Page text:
One of the last things I noticed as a trend was that my literary posts tended to get more traffic than my historical posts. My post on Bioshock (second post) garnered more hits than my post on Fallout 3 (first post), which could be handwaved by saying it was order. But my post on Silent Hill (fourth post) garnered more hits than either Metal Gear Solid (third post) or Assassin’s Creed (fifth post). What this tells me is that while my audience is interested in the historical aspect (they still read those posts) they prefer looking at the literary aspect, the story aspect. I find all this to be an interesting look into the current gamers’ mind, but can in no way call this conclusive. I will maintain the project in the future, as this topic still remains in my interest and I feel like I can’t let my readers down now.

1066, or A War of Insults

1066 is a rather interesting flash game. It’s crafted really well and it’s not bad for a flash game, but it’s not the greatest either. From a gaming standpoint, it’s very pretty to look at, but the controls were a little off. You have three types of units, each capable of attacking and forming groups when in the right formation. Each unit is given three options: Move, Taunt, or Fortify, with the exception of Archers who can fire. Personally I never used the fortify option as the one time I did it didn’t see much of a difference and the game went faster if I moved the units into an attacking position. Units automatically attack when next to an enemy unit, capable of charging if you move them in a straight line from a distance. There are a great many options for strategies, including just having the computer randomize how many of each unit you have, and you quickly figuring out if your strategy is working.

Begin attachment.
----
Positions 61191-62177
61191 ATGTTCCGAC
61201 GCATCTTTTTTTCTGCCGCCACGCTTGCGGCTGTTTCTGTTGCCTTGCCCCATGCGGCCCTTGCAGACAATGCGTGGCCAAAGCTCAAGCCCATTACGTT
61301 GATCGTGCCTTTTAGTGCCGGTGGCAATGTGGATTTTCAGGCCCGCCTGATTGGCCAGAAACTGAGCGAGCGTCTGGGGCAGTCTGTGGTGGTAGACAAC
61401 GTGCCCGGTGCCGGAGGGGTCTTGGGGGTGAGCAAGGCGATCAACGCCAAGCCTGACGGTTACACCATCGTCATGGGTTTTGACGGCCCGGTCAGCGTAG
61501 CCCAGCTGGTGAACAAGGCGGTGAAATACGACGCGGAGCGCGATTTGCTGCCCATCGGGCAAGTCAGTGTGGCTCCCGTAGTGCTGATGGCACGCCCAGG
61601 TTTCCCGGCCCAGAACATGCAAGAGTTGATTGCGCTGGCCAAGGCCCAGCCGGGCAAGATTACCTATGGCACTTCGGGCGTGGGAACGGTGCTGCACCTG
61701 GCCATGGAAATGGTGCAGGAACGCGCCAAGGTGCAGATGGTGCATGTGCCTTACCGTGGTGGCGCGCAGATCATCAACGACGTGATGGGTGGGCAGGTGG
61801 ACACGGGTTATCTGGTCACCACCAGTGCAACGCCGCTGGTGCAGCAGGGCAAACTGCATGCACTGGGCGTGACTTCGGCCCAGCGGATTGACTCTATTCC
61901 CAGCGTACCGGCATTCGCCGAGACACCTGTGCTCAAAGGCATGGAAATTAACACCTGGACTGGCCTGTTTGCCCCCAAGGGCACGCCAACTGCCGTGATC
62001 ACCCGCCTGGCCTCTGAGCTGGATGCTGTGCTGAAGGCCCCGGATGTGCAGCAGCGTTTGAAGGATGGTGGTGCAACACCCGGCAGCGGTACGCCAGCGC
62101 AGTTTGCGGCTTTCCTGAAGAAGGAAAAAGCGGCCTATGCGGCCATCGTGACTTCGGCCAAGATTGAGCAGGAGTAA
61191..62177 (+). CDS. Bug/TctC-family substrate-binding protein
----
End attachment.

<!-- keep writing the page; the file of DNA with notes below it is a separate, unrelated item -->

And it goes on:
However, the battle system is a little too easy to figure out. Here’s my strategy for winning: 1) get 1 or 2 groups of attacking units have them move together 2) have the rest of the attacking/soldier units go charging at the enemies individual units 3) line up archers with as many of the enemy as possible or their leader depending on situation 4) have your leader taunt. I didn’t have much time to experiment with other strategies, but usually it all boiled down to this. By the end of the battle, most of my soldiers were dead, I still had my archer and my leader and I won by calling them silly names. Every time, the battle fell into a fight of calling each other silly names and I won because I managed to keep my moral higher.

The battle system also has little mini games which while interesting for variety, weren’t always as well implemented. Taunting required you to do some fast typing, fighting requires you to hit the arrow keys at a specific time a la DDR, charging requires pressing the space bar really fast (more fun than it sounds), and archery makes you choose an angle and a firing strength very quickly. The archery was the worst in my opinion as you have no idea which angle is correct until you fire and if you accidentally select an angle that you didn’t want you can’t fix it. The others were really fun, though sometimes I suspected that the fighting mini-game was a little off on timing.